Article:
And the angel said to them, “Fear not, for behold, I bring you good news of great joy that will be for all the people. For unto you is born this day in the city of David a Savior, who is Christ the Lord.” Luke 2:10-11
There is something undeniably joyful about the Christmas season. The lights and sights, the parties and presents, the time with family and friends all combine to make this “the most wonderful time of the year.” But none of this compares to the “good news of great joy” that the angel brough to the shepherds in Bethlehem.
The angel came with news of a special birth. The Old Testament is punctuated by a series of special, even miraculous, births that opened a new chapter in redemptive history. And it looked forward to an utterly unique birth – a virgin birth – which signaled the coming of God’s divine king and the dawning of the Messianic age. That age begins with this birth.
This special birth took place in a special place. Ever since the dark days of the Judges, the hope of God’s people has been fixed to an eternal king, who comes from a special place. This king will be a second David – a better David – a righteous and deathless David – and he will hail from David’s own hometown of Bethlehem, the very place the angel directs the shepherds.
The angel proclaimed the birth of the promised Savior. “For unto you is born this day in the city of David a Savior, who is Christ the Lord.” The death-defeating, sin-destroying, cursing-reversing, Savior of has arrived! The long-awaited Christ – the Messiah – the Anointed One – the Spirit-endowed, Spirit-empowered, prophet, priest, and king– has come to rescue God’s people and judge his enemies. And the angel tells the shepherds that they can find him in the most unlikely place – in a manger, wrapped in swaddling clothes.
This is good news of great joy.
This 6-week Advent study is meant to be an exposition and exploration of this “good news of great joy.” It is an introductory study, hence the title “Advent 101.” It is aimed at middle school and high school students, though I’ve personally taught it to adults as well. You know your church and your students best, so feel free to tailor this material to find the best fit.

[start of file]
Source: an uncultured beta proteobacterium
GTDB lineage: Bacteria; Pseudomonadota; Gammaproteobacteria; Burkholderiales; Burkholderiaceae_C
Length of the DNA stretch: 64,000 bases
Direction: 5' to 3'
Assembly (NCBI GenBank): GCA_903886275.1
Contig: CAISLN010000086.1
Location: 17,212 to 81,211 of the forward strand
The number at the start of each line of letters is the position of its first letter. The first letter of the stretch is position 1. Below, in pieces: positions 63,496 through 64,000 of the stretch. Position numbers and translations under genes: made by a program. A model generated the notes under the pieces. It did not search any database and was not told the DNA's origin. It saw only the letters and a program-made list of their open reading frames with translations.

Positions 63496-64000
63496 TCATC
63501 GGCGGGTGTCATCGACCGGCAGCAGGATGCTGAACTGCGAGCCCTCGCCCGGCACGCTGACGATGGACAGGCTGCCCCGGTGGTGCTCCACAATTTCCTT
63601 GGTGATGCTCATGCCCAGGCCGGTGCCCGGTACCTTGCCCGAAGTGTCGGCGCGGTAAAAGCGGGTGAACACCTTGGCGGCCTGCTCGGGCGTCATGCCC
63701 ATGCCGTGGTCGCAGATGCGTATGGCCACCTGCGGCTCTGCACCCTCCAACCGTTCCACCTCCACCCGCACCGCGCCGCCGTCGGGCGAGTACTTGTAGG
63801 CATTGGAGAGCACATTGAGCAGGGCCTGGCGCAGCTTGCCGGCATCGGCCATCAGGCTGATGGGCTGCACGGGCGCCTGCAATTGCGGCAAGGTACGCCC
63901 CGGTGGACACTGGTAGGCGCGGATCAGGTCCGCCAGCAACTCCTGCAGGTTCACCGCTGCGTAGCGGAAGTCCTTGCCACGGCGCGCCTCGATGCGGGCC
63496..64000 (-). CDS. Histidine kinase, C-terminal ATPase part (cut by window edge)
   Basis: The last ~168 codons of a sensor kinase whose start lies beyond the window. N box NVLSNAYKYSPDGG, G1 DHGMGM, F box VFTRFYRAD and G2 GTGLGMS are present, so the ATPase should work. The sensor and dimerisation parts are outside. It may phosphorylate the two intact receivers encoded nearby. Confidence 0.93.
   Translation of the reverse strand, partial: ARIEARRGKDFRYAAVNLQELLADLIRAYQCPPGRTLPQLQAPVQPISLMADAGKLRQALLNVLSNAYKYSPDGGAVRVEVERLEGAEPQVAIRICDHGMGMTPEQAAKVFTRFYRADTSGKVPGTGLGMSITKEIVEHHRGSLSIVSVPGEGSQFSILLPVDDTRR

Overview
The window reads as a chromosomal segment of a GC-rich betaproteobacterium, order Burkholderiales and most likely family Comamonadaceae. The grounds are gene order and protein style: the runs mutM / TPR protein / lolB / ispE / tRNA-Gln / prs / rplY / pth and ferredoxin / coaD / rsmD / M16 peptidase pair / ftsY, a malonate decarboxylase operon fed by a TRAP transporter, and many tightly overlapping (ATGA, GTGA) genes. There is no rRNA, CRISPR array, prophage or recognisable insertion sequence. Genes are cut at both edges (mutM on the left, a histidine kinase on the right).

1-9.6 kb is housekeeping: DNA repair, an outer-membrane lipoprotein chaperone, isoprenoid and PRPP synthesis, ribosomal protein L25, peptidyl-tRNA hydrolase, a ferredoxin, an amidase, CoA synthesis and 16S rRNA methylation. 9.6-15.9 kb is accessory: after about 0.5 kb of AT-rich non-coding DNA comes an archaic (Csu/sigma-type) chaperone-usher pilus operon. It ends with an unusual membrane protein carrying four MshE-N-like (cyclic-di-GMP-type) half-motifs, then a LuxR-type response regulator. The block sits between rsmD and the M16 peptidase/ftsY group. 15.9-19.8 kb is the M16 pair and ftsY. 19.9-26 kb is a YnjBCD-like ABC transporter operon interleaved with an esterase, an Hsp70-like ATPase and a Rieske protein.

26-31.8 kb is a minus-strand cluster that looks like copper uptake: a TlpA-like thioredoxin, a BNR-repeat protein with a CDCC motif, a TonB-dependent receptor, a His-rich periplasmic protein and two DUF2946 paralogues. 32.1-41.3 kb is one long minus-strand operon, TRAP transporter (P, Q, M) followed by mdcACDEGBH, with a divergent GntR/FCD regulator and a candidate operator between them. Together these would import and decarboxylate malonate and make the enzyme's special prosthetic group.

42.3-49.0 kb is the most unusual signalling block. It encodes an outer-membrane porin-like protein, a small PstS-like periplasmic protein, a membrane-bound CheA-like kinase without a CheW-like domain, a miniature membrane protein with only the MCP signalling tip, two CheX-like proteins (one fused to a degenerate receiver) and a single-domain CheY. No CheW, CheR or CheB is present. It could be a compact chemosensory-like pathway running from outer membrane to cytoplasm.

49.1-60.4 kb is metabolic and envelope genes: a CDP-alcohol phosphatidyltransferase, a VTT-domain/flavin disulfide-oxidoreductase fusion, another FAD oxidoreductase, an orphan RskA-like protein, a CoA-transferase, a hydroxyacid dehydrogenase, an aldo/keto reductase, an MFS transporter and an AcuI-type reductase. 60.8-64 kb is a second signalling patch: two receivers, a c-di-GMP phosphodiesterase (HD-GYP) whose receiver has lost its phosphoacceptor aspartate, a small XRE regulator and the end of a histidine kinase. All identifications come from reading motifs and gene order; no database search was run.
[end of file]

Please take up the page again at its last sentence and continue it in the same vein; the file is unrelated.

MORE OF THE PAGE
Each of the six lessons is designed to fill a 30-45 minute time slot. Over the course of this study we will work through the nativity narratives in the Gospels in the following order:
Lesson 1: The Genealogy of Christ (Matt. 1:1-17)
Lesson 2: The Birth of the Forerunner (Luke 1:5-25)
Lesson 3: The Virgin Birth (Luke 1:26-56)
Lesson 4: The Nativity of our Lord (Luke 2:1-21)
Lesson 5: The Adoration of the Magi (Matt. 2:1-23)
Lesson 6: The Theological Significant of the Incarnation (John 1:1-18)
Some lessons include optional readings and questions, which may allow you to go further or dig deeper into a particular topic if time permits. I’ve also included some quotes from the likes of J. I. Packer, J. C. Ryle, and C. S. Lewis to illustrate or apply certain truths. The major leg-work has been done for you; now you can you can make it your own. Add your own quotes. Find your own illustrations. Come up with your own application question. The great Roman orator, Cicero, argued that every oration must be tailored to suit the audience, speaker, and occasion. The same is true of a study of the Advent.
The word Advent, which comes from the Latin word adventus, means “coming,” and the Advent season is a wonderful time to look back to the coming of Christ in humility in Bethlehem and forward to the coming of Christ in power and glory at the end of the age. The Collect (prayer) for the first Sunday in Advent from The Book of Common Prayer (1662) provides a wonderfully summary of the spiritual significance of this season:
Almighty God, give us grace that we may cast away the works of darkness, and put upon us the armour of light now in the time of this mortal life, in which thy Son Jesus Christ came to visit us in great humility; that in the last day, when he shall come again in his glorious Majesty; to judge both the quick and the dead, we may rise to the life immortal; through him who liveth and reigneth with thee and the Holy Ghost now and ever. Amen.
We pray that this study will help you and your students marvel at the “great humility” of our Lord’s first Advent and prepare your hearts for his Second in “glorious Majesty.”
Lastly, Advent 101 is completely free. When we say “completely free,” that means not only monetarily free, but with no strings attached. That means you don’t have to sign up for our newsletter, you don’t have to share this on a social media platform, etc. Reformed Youth Ministries seeks to spread the good news of the gospel by reaching students for Christ and equipping them to serve. Part of that goal is fulfilled through the production of resources.
© Reformed Youth Ministries